Court: If dealer fails to submit credit application, then dealer must explain why loan is denied

November 22, 2010

A dealer who fails to submit a consumer's credit application to a bank or finance company must notify the consumer that his credit has been denied-and why, according to a recent case before the 7th U.S. Circuit Court of Appeals involving a Chicago dealer. Failure to submit a customer's credit application to a bank or finance company is tantamount to denying the customer credit, the appellate court ruled. The Equal Credit Opportunity Act was enacted in 1974 to prohibit discrimination in credit transactions, then amended in 1976 to require creditors to give written notice of the specific reason(s) why consumer credit is not granted. "While an automobile dealership is sometimes considered merely an 'arranger' or 'referrer' with regard to credit, here (the dealership) effectively became the denier of credit," the circuit judges wrote. "We find that the decision not to submit a credit application to any lender does constitute an adverse action." The plaintiff in the case, a woman whom the dealership determined from a credit report would not be eligible for financing, had received a direct-mail notice indicating that she was "preapproved" for financing. The dealership indicated that it was common practice not to seek financing for those it determined to be ineligible for credit. However, the dealer indicated in court documents that he did not notify such customers they were denied "with the syllogism that one who is unable to grant credit cannot deny credit either." The judges ruled, "If a dealership that decides against referring a particular applicant to any lender need not provide notice of this decision to the applicant, then it becomes significantly easier for it to discriminate." "If creditors know they must explain their decisions (to suppress a credit application) . . . they [will] effectively be discouraged" from discriminating, the judges wrote. Dealers can avoid the sanctions of this decision by submitting all applications to a lender, even when they know one will be rejected, so that the lender sends out the appropriate notice.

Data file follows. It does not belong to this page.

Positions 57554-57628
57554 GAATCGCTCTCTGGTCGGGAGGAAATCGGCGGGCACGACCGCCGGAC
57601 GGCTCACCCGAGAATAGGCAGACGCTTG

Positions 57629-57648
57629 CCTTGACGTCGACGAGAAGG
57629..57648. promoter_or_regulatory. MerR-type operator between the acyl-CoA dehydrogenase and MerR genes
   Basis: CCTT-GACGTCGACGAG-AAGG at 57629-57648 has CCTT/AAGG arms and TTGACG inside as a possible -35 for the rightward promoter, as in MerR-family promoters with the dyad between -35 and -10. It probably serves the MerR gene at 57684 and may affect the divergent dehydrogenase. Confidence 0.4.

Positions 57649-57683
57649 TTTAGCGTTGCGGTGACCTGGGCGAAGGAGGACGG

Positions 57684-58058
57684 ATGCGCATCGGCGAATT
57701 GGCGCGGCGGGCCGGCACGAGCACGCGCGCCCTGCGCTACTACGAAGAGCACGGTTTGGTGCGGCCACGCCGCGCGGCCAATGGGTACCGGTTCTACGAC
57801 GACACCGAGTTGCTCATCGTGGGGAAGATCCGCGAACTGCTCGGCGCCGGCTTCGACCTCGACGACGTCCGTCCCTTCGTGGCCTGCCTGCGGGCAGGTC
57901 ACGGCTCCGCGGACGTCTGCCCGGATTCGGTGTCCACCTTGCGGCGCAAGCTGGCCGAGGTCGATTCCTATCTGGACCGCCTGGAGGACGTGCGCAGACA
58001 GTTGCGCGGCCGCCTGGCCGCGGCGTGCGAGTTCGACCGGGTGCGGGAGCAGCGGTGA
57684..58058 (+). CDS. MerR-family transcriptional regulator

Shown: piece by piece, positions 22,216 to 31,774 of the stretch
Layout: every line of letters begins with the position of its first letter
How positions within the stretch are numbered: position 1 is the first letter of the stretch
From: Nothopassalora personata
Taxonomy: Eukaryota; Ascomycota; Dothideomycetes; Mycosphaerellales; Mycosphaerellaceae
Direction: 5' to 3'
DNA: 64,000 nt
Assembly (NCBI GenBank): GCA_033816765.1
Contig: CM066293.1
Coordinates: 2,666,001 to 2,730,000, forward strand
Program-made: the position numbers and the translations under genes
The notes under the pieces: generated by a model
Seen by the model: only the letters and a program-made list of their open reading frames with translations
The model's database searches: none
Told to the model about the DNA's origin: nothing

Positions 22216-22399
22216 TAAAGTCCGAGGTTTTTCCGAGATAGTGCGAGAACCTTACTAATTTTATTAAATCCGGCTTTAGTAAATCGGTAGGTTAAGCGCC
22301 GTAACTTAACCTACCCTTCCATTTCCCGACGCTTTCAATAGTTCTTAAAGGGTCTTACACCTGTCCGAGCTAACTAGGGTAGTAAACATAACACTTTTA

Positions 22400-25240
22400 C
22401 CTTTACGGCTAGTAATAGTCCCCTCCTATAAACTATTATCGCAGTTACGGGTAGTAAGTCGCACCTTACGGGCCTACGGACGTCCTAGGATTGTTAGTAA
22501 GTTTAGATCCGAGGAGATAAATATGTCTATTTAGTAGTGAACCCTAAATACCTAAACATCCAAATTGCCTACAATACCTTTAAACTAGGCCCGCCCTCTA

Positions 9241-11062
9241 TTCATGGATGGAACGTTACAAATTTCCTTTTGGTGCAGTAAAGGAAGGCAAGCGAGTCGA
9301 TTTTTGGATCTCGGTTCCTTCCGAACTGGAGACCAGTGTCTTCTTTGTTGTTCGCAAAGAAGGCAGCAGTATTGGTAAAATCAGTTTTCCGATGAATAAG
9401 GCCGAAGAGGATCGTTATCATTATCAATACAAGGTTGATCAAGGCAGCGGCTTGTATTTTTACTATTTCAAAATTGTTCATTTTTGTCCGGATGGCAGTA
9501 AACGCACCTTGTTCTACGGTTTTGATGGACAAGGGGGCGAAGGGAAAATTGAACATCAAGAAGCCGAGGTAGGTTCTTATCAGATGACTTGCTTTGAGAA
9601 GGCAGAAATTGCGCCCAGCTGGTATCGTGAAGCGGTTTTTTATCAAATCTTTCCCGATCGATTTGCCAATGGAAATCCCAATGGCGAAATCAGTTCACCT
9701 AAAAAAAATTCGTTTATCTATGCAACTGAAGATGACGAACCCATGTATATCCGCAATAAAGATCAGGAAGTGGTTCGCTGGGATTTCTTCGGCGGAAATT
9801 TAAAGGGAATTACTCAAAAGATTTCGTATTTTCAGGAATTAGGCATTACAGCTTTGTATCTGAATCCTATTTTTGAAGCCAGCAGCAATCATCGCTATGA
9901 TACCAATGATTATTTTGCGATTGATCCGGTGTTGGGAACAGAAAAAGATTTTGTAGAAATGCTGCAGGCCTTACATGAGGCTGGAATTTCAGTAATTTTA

I-PASS can help dealers against toll cheats in loaners

November 22, 2010

Dealers weary of accruing fines by customers in loaners who ignore tollway fares should consider obtaining an I-PASS transponder for each loaner. Fares get paid, and dealers can identify any tolls amassed by each customer, a tollway authority said. I-PASS Online Account Management, a feature launched early this year by the Illinois State Toll Highway Authority, enables dealers to track their customers' tolls during loaner-vehicle use. Transponder activity is summarized and available immediately at the tollway authority's Web site,, said Scott Okun, ISTHA senior manager of electronic toll collection. "You can monitor your customers' IPASS transaction activity at any time. To further simplify your records, I-PASS Online Account Management enables you to assign toll payments directly to your customers' credit cards, eliminating paperwork for your dealership," Okun said. For information on the dealer program, call the ISTHA's Denise Tennison at 630-241-6800 ext. 4343. One area dealer has paid $20,000 to the tollway authority for loaner-vehicle fines.

Sun-Times publisher addresses circulation counts

November 22, 2010

Days after the story broke that the newspaper had overstated circulation numbers for several years, Chicago Sun-Times Publisher John Cruickshank appeared before the CATA board of directors June 17 to assure dealers that equity would prevail. "It is bad news," Cruickshank conceded. "Above all, we want fairness. We want fairness for you, we want fairness for ourselves." An internal review indicated sales at newsstands were lower than claimed by Hollinger International, the Sun- Times' holding company. Some upset advertisers are seeking refunds for rate overcharges. Cruickshank said findings from the review would be released soon and "will disclose everything to the authorities and to our advertisers." As a result of the review, said Cruickshank: "We are, today, probably the cleanest newspaper in North America, in terms of circulation (reporting). We're still a very strong newspaper.There are tough days ah ad, but the franchise is strong."